”Rejoice, tender love that defeats every longing”
A Profound Miracle by the Holy Mother of God
(From – A Monks’s Life)
Fr. Lazarus an anchorite and monk of St. Anthony’s Monastery in Egypt
This is a story of an Australian academic atheist who found faith in the reality of God through the direct intervention of the Theotokos, the Mother of God. Since we are in the midst of the Great and Holy Lent when we chant the Akathist Hymn to the Holy Mother of God, I thought it would appropriate for me to share this wonderful real life story. It is about the direct intervention of the Holy Mother of God in the life of an atheist from Australia who was born into a Christian family. His father was a Methodist and his mother was a Roman Catholic…By the age of sixteen he had lost all faith in the reality of God. One of the reasons that he felt isolated from the world was the fact that he did not receive any consolation from faith, from the Church or from people during his developmental struggles. He suffered a lot during his teenage years. In fact, he appears to have innate monastic tendencies for he had no desire for parties, worldly pursuits and frivolous things that young people of his age did. He felt very much alone even from God because he had abandoned any faith in the reality of God.
… They were as bitter as I was with the loss of my mother. We complained to one another that God was the cause of our misery. After we finished with the service at the cemetery the faithful returned to the Monastery Church for a memorial service. When Lazarus entered the Church he saw a large icon of the Virgin Mary on the wall of the Church. Lazarus says that he had seen icons before but he looked upon them simply as art. He said he had no personal experience with icons. He had no intimate acquaintance with Mary the Theotokos as the Mother of God. He says that he had no understanding of Mary in the Orthodox Church. He knew that the Roman Catholics called her the Virgin Mary but she didn’t mean much to him. After we entered the Church he noticed that the people were making μετάνοιες (genuflections), bowing down to the icon of the Theotokos. He says I was astonished at seeing the people doing this. I was astonished because I always believed that a man does not bow down to anyone or anything. I had learned that a handshake should be enough in greeting another human being. I had not been prepared for μετάνοιες. I did not feel easy with what the people were doing but I wanted to be polite and so I followed their example. I said ok let me do what they are doing. So I made the first μετάνοια. Ι had to bend my knees and bow down putting my forehead on the floor. As I was doing this, I could see the big icon of Mary on the wall in front of me. This particular icon was well-known throughout Australia because it had performed miraculous cures. One of the miracles happened to the wife of a Greek Orthodox priest. At this point, I was not concerned about the icon. I was concerned about making the μετάνοια properly and joining in with the other faithful. As I said before, I then had to put my forehead on the floor. When I was in that position, I would ask you to consider that when making a μετάνοια what position is the body in. You are in a half circle. You are bent over in much the same way as a fetus is in the womb of his mother. I felt that I was in a kind of fetal position. It felt like I was becoming small, weak and helpless. All these emotions overwhelmed me as I made the μετάνοια. Μετάνοια is a physical action. You are weak; you are small and you are as if you are nothing. It is a statement that says that I am not worthy to even lift up my eyes and look at you.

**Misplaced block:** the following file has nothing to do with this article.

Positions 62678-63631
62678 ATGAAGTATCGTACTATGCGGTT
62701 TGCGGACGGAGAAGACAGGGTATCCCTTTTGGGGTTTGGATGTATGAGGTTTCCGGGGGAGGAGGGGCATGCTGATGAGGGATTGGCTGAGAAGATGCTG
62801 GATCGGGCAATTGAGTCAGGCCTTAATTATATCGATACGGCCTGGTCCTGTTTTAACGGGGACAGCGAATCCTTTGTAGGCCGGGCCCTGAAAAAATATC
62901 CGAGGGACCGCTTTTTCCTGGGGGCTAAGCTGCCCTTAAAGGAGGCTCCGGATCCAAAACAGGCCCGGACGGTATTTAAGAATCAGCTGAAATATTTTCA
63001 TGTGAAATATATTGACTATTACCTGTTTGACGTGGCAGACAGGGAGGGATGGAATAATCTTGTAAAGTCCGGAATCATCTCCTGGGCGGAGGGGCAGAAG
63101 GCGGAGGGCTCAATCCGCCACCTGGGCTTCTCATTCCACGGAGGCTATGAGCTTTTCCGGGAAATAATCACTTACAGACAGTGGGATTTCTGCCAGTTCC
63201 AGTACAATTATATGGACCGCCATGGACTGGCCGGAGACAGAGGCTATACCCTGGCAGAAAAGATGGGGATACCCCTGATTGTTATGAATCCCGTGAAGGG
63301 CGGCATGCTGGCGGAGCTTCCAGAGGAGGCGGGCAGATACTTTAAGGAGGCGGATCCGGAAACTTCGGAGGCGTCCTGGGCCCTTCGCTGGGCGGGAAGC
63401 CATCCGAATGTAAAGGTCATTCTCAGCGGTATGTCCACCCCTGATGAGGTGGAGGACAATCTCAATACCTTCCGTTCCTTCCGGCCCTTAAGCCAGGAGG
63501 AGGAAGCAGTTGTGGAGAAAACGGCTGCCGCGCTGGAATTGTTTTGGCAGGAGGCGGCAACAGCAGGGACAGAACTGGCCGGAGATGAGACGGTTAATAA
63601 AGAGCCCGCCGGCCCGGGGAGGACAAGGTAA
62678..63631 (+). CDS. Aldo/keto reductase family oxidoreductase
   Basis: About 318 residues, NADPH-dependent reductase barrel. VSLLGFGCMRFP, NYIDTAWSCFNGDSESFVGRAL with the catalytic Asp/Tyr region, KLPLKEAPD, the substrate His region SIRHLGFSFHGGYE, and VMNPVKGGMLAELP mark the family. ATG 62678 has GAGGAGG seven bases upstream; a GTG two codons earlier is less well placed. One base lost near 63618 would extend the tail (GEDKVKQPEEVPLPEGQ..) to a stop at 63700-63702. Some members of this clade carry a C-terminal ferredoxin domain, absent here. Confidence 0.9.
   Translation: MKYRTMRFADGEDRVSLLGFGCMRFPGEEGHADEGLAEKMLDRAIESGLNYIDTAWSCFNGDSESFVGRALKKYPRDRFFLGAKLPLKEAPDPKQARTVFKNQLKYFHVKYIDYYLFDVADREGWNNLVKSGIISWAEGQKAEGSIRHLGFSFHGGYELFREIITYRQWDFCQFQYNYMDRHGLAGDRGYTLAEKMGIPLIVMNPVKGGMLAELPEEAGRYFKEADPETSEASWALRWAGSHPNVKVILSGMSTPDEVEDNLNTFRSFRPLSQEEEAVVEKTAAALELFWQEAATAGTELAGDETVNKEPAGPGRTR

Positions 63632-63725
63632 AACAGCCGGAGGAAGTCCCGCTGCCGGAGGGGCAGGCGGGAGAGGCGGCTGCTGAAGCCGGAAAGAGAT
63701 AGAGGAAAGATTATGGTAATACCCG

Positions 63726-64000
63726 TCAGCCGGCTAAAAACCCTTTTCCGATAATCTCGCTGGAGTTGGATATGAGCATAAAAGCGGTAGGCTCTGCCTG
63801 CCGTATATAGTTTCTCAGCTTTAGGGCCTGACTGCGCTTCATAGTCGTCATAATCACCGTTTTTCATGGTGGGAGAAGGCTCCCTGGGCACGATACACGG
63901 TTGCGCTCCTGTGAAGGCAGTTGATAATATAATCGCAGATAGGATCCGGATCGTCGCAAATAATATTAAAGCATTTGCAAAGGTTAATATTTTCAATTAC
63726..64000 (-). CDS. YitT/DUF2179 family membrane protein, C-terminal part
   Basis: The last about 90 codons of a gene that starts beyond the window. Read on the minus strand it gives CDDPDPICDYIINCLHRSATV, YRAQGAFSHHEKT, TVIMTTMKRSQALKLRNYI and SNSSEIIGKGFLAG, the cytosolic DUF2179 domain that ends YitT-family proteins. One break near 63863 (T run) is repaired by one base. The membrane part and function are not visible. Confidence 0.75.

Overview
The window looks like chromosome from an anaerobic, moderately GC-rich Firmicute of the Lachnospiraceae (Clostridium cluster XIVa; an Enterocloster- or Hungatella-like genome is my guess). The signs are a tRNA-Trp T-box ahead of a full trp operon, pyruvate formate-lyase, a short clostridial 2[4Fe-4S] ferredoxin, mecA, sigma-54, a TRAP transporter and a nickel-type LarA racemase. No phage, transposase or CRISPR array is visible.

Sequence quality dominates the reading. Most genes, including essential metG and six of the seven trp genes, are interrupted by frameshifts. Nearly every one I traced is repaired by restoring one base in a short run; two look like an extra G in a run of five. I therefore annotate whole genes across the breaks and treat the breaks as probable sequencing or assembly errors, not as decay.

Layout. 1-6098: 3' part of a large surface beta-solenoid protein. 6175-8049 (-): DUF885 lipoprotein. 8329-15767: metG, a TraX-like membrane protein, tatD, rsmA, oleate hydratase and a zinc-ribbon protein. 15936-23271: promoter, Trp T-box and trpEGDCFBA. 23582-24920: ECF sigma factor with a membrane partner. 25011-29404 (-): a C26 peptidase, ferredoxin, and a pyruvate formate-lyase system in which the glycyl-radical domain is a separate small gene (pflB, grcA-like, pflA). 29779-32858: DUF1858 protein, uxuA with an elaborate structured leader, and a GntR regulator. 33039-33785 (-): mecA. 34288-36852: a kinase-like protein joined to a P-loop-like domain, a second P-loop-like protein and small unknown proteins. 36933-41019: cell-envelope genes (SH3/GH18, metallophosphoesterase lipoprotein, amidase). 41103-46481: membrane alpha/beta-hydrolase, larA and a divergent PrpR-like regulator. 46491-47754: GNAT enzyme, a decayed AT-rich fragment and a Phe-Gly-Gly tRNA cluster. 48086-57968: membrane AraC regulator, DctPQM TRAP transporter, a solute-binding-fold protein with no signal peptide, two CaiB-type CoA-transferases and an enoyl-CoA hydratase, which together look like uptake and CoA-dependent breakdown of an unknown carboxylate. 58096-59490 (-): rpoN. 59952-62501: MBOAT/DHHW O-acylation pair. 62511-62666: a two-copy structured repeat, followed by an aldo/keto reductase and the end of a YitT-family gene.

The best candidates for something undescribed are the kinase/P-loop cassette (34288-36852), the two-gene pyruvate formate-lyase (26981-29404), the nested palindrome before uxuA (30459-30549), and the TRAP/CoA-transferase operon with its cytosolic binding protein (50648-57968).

Μετάνοιες is a very eloquent statement of humility. So when I was bending down like this suddenly all of the sadness of my mother’s death started to overflow within me and I started to cry. I was saying within myself: “I lost my mother, I am sad, I need a mother.” I was pouring out my feelings about being motherless…
This time when I complained about being motherless, I heard a voice behind my head saying: “I will be your mother.” I clearly heard the voice. It was a beautiful soft voice but it was clear… I repeated the words of my sadness and the voice came to me again; “I will be your mother.” .
I lifted up my eyes and looked at the icon of the Holy Mother who was in front of me. And then when I lifted up my eyes to look at the Holy Mother she moved out of the icon and seemed to stand in front of me. She appeared to me from the waist up and she was holding Jesus. She appeared as a real presence in front of me. She bent toward me and looked at me right in my eyes. She smiled and said: “I will be your mother” for the third time. When she smiled at me she appeared so loving that she took all the pain out of me.
She gave me a sense of hope and faith. At that very moment I was made new again, I was reborn by her love. It was an electrifying experience that just filled me up with her presence. And then she started to give off a bright light that was so bright that I had to lower my eyes. As I stood up the Holy Mother moved back into the icon and appeared as she was before but her presence was very real to me. I saw and felt her love. That encounter made me dependent upon her for the rest of my life. When I stood up I knew my life was now dedicated only to her. All my pain, all my doubts, all my fears, all my needs for help were I left that Church knowing now that I had a mother who is beautiful, sweet, kind, and generous. All this knowledge about her I got through her love for me…
I abandoned everything in the world for her. My whole monastic commitment fell on me that day with that encounter with the love of the Theotokos. This is how I became a Christian. Where else in the world would I find a loving mother?